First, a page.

Comment & Opinion

Game developer zen: Tips to find the perfect balance between user experience and ad monetisation

AppLovin's Johannes Heinze offers some key advice

Game developer zen: Tips to find the perfect balance between user experience and ad monetisation

By Johannes Heinze, MD International at AppLovin.

Within your app, a point of perfect balance exists. It occurs where the user’s delighted engagement with what’s going on intersects with an optimally timed and placed invitation to action during a psychological flow state.

It is at this juncture that harmony between experience and monetisation is struck, users are most satisfied, and revenue rolls in.

It’s developer zen and it is inside your app. Finding this balance, however, can be a bit of a bugger.

The treasure map for finding the balance between user experience and monetisation comes with a key that features elements well-understood by game developers: ads fine-tuned for ideal placement, frequency, and a deep understanding of the competitive landscape.

What follows is practical, actionable advice for striking the balance between experience and ad monetisation in your game, with specific reference to different app categories, native design techniques, and emotive triggers proven to propel app users to action.

Understand your player’s perspective

The first question you need to ask yourself to find the ideal balance between experience and monetisation is what exactly are your users willing to pay for?

If your mobile game is free to download and play initially, ease-of-use will likely be a key factor. In this case, an ad-supported strategy will work, provided the ads are surfaced at key moments in the gaming loop. It all comes down to whether you think your players will pay with cash via IAPs or with time via ads.

For example, if I’m a player having trouble moving beyond a particular map or puzzle level, you’ll want to use that information to offer me a reasonably priced feature upgrade that will allow me to advance before my frustration causes me to exit or abandon your game altogether.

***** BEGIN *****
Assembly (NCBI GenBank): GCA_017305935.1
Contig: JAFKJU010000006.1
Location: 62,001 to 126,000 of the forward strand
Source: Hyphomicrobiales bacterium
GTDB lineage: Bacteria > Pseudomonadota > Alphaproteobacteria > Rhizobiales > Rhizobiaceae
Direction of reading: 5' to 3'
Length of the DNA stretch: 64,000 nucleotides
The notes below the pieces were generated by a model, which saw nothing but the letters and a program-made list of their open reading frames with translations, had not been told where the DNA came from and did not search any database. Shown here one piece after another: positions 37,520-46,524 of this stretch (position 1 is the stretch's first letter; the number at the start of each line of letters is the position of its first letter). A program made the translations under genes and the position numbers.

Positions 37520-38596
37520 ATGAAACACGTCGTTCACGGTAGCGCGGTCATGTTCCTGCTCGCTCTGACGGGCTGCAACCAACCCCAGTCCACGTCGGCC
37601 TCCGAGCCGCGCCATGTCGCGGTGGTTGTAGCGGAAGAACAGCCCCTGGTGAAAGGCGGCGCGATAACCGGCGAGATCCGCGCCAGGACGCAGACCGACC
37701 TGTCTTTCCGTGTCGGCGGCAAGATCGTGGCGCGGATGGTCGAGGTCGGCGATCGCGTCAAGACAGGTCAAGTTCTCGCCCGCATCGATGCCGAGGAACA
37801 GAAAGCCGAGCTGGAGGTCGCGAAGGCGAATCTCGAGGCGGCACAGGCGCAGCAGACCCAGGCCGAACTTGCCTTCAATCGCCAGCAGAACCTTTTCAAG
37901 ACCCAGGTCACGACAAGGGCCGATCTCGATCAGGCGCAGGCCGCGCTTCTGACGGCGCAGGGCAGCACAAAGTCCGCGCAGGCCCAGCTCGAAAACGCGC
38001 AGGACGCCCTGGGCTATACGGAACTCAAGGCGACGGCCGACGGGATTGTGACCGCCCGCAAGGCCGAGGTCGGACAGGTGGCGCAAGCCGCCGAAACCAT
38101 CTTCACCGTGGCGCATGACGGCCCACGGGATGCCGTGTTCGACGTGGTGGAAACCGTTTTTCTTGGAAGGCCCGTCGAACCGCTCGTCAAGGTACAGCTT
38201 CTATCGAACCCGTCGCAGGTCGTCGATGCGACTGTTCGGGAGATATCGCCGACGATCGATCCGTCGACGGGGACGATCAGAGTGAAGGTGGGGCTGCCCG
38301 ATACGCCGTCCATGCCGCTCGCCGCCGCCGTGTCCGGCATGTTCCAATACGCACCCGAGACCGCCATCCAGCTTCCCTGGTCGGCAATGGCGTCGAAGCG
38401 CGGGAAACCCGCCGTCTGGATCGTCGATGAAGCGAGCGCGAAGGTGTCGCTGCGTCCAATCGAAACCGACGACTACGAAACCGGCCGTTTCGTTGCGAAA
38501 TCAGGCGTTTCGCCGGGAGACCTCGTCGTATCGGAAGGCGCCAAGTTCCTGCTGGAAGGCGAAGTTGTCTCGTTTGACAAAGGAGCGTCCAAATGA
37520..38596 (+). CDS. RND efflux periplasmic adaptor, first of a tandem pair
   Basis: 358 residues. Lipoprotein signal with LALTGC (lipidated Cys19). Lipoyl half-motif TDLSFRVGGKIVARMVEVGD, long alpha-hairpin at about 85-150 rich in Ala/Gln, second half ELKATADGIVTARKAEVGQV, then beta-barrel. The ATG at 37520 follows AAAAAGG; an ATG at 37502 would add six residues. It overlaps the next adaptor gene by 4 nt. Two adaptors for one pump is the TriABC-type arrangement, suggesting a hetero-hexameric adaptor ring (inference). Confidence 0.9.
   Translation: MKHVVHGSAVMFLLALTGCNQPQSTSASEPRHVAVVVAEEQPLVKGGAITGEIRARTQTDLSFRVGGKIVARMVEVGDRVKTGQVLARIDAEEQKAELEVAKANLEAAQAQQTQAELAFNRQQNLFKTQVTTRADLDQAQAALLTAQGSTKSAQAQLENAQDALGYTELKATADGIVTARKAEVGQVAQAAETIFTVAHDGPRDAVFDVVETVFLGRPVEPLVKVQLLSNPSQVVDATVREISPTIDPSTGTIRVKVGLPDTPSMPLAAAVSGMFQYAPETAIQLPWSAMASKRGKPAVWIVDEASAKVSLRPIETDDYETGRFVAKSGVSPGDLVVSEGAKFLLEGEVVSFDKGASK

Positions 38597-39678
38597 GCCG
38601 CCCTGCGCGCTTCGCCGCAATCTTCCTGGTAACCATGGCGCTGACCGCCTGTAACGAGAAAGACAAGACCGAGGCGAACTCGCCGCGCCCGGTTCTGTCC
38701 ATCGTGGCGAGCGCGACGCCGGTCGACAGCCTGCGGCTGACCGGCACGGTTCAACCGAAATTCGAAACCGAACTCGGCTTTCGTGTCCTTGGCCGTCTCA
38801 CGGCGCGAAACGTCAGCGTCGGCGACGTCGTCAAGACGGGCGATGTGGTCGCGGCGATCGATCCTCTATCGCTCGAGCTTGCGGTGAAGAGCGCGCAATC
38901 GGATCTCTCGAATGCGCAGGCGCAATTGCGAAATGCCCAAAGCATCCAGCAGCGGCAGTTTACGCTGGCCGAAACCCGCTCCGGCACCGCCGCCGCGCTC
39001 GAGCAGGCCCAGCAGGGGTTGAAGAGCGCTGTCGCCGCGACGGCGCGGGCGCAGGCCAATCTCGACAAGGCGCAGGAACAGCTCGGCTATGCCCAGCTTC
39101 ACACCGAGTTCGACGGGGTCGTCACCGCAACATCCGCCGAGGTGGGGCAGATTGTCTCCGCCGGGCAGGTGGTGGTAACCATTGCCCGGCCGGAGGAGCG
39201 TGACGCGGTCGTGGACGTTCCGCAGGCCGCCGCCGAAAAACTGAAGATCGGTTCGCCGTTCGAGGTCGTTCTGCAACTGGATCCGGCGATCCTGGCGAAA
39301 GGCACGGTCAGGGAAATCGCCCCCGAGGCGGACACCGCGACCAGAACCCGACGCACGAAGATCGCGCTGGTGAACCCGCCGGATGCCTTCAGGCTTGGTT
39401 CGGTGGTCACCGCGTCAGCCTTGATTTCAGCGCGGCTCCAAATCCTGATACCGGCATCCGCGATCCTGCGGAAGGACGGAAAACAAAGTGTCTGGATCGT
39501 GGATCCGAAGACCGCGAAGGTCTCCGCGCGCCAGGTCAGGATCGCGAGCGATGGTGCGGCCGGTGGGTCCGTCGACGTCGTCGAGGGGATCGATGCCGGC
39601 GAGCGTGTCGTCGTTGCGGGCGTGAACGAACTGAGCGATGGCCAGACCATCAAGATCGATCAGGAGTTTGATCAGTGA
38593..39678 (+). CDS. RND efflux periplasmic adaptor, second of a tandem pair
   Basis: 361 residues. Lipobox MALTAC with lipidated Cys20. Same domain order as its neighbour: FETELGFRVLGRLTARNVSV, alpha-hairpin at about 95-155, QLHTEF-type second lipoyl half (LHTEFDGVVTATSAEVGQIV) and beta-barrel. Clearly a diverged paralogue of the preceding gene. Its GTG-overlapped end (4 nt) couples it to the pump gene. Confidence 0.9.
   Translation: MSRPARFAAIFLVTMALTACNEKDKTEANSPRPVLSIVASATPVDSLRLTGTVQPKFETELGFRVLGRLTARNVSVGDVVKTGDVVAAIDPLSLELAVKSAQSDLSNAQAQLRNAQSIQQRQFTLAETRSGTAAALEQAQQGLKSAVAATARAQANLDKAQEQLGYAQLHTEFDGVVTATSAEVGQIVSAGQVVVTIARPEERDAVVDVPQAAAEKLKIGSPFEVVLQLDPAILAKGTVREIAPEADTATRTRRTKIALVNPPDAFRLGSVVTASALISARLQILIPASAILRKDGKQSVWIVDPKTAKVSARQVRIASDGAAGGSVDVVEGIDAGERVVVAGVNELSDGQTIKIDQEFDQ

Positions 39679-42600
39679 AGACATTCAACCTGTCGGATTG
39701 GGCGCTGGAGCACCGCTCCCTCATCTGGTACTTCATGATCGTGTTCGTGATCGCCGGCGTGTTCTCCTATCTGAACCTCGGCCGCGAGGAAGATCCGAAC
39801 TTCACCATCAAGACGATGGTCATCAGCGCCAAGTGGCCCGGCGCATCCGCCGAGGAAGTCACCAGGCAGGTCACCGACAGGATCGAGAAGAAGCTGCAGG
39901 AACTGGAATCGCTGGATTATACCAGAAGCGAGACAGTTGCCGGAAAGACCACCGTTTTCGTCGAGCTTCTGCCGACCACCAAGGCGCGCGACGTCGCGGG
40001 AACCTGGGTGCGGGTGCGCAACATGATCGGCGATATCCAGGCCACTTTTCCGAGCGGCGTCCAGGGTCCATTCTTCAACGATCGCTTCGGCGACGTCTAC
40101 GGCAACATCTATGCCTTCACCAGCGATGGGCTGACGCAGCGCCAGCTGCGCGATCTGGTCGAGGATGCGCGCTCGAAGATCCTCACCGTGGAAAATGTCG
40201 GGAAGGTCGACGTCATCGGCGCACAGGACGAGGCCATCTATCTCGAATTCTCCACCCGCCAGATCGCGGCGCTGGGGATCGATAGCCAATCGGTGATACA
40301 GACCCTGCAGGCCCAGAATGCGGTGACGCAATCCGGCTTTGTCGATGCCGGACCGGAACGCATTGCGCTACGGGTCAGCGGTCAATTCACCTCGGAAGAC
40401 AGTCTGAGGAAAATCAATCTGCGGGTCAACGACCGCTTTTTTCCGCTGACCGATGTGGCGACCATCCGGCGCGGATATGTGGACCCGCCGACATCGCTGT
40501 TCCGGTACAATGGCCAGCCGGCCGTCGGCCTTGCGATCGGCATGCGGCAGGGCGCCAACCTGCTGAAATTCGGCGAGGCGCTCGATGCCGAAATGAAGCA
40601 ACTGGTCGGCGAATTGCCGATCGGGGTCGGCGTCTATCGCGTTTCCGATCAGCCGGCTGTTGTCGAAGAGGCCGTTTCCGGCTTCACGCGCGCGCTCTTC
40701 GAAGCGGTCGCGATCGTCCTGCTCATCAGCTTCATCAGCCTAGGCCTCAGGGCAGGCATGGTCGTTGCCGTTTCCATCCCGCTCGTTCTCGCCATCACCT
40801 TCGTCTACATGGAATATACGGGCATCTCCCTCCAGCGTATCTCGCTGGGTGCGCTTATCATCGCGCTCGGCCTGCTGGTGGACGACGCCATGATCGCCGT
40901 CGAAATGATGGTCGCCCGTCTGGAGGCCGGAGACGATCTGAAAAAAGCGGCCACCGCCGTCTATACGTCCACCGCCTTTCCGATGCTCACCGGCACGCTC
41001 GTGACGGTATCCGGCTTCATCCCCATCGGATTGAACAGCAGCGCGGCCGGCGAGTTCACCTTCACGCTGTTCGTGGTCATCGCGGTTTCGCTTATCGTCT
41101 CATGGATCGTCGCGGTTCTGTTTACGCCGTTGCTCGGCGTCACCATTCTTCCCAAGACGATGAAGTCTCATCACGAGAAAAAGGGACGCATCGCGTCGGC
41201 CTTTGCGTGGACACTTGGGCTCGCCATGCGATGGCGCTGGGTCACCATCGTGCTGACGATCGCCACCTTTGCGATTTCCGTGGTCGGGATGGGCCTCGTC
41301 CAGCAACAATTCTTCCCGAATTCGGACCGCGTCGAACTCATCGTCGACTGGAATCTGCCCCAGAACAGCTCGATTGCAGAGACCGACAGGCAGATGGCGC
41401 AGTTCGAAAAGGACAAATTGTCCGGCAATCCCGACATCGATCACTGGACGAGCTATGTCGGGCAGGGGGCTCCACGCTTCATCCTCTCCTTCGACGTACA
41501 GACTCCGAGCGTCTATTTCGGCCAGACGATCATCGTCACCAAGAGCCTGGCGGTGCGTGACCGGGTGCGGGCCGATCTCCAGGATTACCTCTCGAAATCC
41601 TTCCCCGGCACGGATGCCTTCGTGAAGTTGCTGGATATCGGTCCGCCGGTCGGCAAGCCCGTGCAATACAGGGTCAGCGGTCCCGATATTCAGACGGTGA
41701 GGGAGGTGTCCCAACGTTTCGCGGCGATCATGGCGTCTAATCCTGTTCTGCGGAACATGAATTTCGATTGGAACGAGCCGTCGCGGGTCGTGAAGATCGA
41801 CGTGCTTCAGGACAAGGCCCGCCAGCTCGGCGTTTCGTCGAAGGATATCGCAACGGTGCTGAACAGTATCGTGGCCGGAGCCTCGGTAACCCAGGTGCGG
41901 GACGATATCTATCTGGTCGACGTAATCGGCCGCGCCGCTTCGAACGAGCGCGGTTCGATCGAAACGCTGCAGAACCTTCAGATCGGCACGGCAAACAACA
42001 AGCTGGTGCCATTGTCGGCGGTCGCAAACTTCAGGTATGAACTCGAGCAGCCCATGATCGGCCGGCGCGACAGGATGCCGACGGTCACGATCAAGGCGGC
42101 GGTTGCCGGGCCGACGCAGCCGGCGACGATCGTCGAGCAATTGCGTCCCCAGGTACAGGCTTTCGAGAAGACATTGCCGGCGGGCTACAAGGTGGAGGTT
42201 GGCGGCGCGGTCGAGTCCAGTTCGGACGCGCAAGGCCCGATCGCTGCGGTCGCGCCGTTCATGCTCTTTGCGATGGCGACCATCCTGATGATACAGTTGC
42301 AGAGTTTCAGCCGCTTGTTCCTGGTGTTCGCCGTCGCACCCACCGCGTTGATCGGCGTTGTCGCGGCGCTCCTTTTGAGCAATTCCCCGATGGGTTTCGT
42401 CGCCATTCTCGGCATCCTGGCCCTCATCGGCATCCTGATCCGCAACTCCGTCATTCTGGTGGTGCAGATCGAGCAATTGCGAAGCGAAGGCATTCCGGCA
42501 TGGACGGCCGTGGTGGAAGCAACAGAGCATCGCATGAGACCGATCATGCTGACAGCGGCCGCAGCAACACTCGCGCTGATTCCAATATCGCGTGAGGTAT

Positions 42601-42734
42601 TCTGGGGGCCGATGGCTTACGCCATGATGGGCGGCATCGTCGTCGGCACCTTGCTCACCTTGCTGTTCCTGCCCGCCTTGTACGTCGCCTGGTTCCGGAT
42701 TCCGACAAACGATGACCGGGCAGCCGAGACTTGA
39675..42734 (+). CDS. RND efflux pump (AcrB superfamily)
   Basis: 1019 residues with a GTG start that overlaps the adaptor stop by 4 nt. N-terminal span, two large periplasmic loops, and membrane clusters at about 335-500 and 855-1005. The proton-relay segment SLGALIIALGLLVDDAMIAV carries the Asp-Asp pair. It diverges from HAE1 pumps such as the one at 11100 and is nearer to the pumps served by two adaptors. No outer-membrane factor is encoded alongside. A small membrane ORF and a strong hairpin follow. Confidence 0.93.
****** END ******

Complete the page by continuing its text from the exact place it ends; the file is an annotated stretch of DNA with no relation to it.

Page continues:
A perfect example of this is WordBubbles!, which lets players buy hints that help them move forward.

Alternatively, games that don’t offer in-app purchases can utilise rewarded video to give players a hand. Instead of requiring users to purchase hints, you could give them an option to watch a video ad in exchange for hints.

This gives players an incentive to support your game via ads instead of putting down real world money.

Ways to monetise your app

There are other ad types to help you monetise your app which include banner, interstitial, and skippable ads.

Taking the user’s perspective, banner and interstitial ads may not offer the best user experience as they often take players out of the game with creative assets that don’t fit or are jarring.

Skippable videos offer a great way to monetise but need to be presented at the appropriate time and place in the game loop. You could, for example, include a skippable video at the end of the game loop like when a player fails to complete a level. But if you are too aggressive with skippable video, you’ll see your users drop off.

The subscription model is the dominant monetisation model for utility and entertainment apps, but we’re already beginning to see mobile game developers experiment with subscriptions.

For example, Legendary - Game of Heroes offers a subscription for €34 per month which gets players an ad-free experience, 200 gems and other items delivered daily, access to a VIP store and more.